Strengthening Families and CommunitiesSupporting Kids and Young Adults

Status Offense Reform

Every year, juvenile courts handle more than 100,000 so-called status offense cases involving young people charged with truancy, under-age drinking, violating curfews, running away from home, and other behaviors that are illegal only because of their status as a minor. But courts are not well equipped to handle these cases, and often open a door that leads young people deeper into the justice system rather than addressing the underlying causes of their behavior.

We have worked on this issue since 2002, when the number of cases nationally exceeded 200,000, and now operate a national resource center to help local officials serve these kids in the community instead of taking them to jail. Additionally, we're providing direct support to jurisdictions in Wisconsin and Georgia to help them develop new responses to these young people.

Related Work

Series: Gender and Justice in America

How the Criminalization of Adolescence Fuels the School-to-Prison Pipeline

In her new play on the school-to-prison pipeline, Notes from the Field, actress and playwright Anna Deveare Smith reenacts interviews with 17 people from the education and criminal justice systems. The school-to-prison pipeline is a national trend in which children are pushed out of public schools and into the juvenile justice system. Smith’s play ...

Blog Post
  • Kristi  DiLallo
    Kristi DiLallo
January 17, 2017
Blog Post

Status Offense Reform Center

Providing community-based alternatives to court and juvenile justice system involvement

Every year, thousands of youth are brought to court, held in detention, and placed in locked facilities for “status offenses”—noncriminal behaviors like truancy, running away, curfew violations, and underage drinking, which are only prohibited due to their age. Typically, youth charged with these offenses are experiencing an array of underlying iss...

  • Vidhya Ananthakrishnan
    Vidhya Ananthakrishnan

Series: Gender and Justice in America

Ending the unjust treatment of girls charged with minor offenses

Since the early 90s, research has shown that girls in the juvenile justice system are more likely than their male peers to be detained for status offenses and minor delinquent behavior. The findings of a recent study by researchers at the University of Texas provides strong evidence that, despite dramatic reform over the last 15 years, the tendency...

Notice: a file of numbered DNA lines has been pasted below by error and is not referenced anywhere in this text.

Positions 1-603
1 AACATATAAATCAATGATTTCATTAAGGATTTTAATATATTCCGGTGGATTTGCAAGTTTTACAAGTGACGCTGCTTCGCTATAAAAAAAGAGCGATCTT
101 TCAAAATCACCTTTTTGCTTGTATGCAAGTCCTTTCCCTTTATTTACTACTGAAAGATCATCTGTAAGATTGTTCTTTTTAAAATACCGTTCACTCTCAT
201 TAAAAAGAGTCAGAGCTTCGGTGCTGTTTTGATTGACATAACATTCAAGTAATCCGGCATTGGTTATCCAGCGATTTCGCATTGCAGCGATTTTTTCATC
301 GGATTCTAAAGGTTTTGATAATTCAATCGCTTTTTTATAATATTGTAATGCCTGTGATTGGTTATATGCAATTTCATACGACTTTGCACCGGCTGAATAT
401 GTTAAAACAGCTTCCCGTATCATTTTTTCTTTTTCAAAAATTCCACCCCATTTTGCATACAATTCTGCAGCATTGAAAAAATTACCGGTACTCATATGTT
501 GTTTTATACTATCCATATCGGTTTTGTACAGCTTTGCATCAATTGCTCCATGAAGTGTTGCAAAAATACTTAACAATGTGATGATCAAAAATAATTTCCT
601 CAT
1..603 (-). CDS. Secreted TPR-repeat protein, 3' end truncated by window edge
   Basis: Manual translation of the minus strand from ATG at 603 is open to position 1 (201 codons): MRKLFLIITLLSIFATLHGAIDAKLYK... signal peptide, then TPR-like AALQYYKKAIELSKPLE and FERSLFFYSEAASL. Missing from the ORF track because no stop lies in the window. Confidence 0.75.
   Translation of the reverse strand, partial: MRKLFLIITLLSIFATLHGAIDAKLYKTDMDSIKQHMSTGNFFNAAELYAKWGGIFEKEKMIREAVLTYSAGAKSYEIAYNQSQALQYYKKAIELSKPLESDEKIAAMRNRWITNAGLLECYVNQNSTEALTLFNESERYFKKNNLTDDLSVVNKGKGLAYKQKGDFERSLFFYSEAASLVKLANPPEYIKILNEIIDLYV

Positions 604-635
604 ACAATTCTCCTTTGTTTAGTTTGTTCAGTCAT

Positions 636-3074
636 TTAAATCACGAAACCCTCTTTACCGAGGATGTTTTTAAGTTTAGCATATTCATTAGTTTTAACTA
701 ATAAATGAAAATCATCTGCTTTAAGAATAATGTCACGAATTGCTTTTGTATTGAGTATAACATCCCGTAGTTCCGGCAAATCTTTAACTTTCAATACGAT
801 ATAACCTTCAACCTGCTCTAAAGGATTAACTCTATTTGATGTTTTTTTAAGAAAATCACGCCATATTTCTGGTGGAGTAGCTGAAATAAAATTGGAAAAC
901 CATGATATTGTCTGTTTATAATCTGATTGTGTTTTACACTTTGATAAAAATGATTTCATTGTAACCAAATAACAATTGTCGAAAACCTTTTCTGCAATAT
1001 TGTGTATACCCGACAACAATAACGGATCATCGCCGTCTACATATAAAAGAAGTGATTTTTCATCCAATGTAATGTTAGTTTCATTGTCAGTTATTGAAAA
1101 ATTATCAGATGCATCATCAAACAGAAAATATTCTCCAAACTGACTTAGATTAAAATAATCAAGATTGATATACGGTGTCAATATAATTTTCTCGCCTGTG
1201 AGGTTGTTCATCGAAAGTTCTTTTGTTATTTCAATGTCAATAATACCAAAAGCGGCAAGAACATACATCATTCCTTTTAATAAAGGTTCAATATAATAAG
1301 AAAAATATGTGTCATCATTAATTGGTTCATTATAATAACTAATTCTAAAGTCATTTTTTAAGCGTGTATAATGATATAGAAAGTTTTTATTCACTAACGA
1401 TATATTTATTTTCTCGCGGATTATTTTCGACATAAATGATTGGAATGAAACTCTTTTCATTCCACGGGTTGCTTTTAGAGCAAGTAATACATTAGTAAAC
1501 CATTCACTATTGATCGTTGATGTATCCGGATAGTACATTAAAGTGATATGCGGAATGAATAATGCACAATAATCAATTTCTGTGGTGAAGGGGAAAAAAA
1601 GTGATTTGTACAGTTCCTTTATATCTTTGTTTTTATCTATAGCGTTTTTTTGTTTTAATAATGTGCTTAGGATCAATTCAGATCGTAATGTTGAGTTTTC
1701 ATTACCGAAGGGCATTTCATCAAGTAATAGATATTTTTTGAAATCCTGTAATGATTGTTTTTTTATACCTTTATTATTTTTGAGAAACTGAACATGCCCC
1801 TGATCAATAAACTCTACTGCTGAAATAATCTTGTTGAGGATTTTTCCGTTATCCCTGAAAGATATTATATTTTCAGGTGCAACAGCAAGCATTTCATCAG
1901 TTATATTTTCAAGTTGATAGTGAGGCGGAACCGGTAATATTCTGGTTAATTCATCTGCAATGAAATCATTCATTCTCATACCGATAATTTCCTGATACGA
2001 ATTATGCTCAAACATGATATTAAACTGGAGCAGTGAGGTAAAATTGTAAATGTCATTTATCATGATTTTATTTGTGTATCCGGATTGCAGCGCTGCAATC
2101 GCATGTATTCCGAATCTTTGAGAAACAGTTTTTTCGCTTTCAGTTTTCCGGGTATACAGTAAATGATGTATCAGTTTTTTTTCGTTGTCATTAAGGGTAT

Blog Post
  • Lindsay Rosenthal
    Lindsay Rosenthal
October 26, 2015
Blog Post

Status Offense Toolkit

Resources for developing and implementing effective status offense reform strategies

Many jurisdictions across the U.S. seek to reform punitive responses to status offenses, and implement support-focused strategies instead. However, transforming a juvenile-justice oriented status offense system—one that is likely complex— into one that is community based, family focused, and service oriented can be challenging.  Questions common...

March 01, 2015

Innovations in NYC Health and Human Services Policy

The Close to Home Initiative and Related Reforms in Juvenile Justice

Guided by research indicating that community-based alternatives are often more effective and less expensive and stigmatizing than placing juvenile offenders in institutional facilities, New York City has worked to reduce over-reliance on such dispositions and to ensure that those youth that may be placed in an institutional facility are in one near...

  • Jennifer Jensen Ferone, Annie Salsich, Jennifer Fratello
January 03, 2014

A Generation Later

What We've Learned About Zero Tolerance in Schools

Zero tolerance school discipline policies—mandating suspension or expulsion of students for misconduct—have gained tremendous momentum in middle and high schools since they were introduced in the late 1980s. This report looks at existing research to answer three questions: How does zero tolerance discipline affect individual students and the overa...

  • Jacob Kang-Brown, Jennifer Trone, Jennifer Fratello, Tarika Daftary-Kapur
December 11, 2013